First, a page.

Virgin Galactic’s lengthy road to space tourism is nearing an end. The firm now expects its final VSS Unity test flight to launch as soon as May 25th at 10AM Eastern, with specialist training starting on May 22nd. The mission will check the technical functionality and the “astronaut experience” one more time before commercial service begins.
The company hasn’t narrowed down the official start to paid service. It has delayed the rollout multiple times, most recently due to challenges upgrading the VMS Eve “mothership” that carries Unity to 50,000 feet. Virgin launched its first fully crewed spaceflight in July 2021, with founder Richard Branson aboard.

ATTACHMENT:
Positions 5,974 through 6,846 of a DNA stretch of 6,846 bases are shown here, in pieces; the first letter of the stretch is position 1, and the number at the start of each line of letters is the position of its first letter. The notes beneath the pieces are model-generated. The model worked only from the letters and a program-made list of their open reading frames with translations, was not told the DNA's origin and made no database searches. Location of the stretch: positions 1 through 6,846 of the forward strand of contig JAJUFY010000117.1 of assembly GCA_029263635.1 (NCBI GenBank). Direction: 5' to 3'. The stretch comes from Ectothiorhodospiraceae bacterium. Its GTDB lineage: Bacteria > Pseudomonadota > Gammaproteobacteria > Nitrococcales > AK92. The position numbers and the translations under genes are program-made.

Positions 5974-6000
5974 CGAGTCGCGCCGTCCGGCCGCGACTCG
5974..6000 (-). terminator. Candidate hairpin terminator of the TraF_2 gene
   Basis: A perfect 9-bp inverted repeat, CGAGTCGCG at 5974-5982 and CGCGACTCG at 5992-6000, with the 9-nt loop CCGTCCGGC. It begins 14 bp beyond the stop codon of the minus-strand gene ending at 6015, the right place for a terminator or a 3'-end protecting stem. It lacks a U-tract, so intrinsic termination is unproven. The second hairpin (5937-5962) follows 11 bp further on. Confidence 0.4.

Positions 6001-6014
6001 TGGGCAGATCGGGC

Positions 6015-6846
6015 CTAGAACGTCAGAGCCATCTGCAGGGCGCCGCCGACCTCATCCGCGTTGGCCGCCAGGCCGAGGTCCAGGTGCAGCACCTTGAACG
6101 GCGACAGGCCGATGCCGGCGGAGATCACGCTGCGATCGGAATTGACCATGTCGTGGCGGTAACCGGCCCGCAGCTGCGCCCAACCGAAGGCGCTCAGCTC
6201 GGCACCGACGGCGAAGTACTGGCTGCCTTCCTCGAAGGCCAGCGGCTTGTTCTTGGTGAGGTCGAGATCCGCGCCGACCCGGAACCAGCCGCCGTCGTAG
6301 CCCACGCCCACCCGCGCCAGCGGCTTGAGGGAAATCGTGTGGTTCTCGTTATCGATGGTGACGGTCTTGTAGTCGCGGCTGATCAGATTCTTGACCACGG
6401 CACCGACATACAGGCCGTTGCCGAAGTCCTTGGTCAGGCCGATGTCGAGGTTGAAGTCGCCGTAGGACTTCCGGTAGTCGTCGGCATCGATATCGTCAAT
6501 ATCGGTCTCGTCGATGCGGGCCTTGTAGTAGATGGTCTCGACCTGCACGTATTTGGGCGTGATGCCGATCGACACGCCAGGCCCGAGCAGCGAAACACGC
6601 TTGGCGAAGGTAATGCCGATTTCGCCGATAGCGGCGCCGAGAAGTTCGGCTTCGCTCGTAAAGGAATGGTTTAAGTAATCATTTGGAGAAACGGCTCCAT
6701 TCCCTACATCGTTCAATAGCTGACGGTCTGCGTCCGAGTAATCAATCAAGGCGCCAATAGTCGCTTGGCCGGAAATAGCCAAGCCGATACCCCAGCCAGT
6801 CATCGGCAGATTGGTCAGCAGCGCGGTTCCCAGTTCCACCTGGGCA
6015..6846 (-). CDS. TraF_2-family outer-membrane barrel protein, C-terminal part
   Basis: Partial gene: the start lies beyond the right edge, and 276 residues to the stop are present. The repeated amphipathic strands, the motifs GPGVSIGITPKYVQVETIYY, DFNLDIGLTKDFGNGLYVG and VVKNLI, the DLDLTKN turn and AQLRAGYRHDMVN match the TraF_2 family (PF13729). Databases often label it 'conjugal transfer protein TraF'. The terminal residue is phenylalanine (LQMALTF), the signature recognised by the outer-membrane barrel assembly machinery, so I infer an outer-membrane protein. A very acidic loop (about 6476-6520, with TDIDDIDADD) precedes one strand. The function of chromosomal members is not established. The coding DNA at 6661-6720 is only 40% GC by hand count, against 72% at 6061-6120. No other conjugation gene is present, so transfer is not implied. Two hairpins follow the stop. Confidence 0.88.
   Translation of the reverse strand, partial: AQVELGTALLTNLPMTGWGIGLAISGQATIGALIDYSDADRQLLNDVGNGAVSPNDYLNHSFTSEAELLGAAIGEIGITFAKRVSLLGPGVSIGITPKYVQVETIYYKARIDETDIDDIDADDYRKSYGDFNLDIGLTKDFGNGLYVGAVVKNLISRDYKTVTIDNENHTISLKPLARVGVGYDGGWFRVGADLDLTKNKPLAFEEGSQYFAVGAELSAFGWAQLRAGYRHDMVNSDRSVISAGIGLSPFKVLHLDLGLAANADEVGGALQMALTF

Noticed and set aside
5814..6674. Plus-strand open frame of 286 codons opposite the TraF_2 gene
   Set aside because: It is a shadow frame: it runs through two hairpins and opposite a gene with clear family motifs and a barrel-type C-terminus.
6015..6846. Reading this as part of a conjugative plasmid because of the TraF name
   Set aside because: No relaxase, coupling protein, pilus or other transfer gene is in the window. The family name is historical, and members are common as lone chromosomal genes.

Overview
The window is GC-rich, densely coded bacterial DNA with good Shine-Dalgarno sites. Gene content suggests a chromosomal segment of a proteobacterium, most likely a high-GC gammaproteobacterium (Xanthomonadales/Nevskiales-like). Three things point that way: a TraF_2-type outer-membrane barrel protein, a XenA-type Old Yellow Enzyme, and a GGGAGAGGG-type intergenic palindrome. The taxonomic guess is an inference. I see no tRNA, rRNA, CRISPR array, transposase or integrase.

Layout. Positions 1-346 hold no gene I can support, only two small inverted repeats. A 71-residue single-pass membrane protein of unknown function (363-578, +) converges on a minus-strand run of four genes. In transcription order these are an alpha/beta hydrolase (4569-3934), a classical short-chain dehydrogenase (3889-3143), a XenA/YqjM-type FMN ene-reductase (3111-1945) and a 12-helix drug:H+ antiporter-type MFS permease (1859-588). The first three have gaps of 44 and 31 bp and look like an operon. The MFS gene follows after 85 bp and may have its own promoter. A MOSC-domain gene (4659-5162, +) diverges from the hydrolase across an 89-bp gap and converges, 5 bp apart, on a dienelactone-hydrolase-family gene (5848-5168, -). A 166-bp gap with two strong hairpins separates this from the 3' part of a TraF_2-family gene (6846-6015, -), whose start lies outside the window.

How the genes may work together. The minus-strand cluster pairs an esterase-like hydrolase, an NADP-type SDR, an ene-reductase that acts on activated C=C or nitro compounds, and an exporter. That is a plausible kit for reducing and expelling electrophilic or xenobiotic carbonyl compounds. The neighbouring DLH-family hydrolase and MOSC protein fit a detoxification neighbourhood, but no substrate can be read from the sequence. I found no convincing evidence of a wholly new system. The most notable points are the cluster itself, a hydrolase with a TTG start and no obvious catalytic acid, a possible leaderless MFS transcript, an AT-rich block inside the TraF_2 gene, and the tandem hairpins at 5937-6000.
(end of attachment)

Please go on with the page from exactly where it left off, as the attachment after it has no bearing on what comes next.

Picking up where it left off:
A successful test may be crucial for Virgin. The company is still bleeding money, and lost just over $500 million in 2022. When tickets cost $450,000 each and require a $150,000 deposit, commercial service could help Virgin stem those losses and fund its long-term ambitions, which include a next-gen spaceship (the VSS Imagine) due to enter service in 2025.
There’s also external pressure. Jeff Bezos’ Blue Origin is already carrying civilians into space, and SpaceX is slowly moving closer to its dreams of lunar tourist trips. While these flights will also be out of reach for many people, Virgin still doesn’t want to be seen lagging behind rivals competing for wealthy passengers.
This story originally appeared on Engadget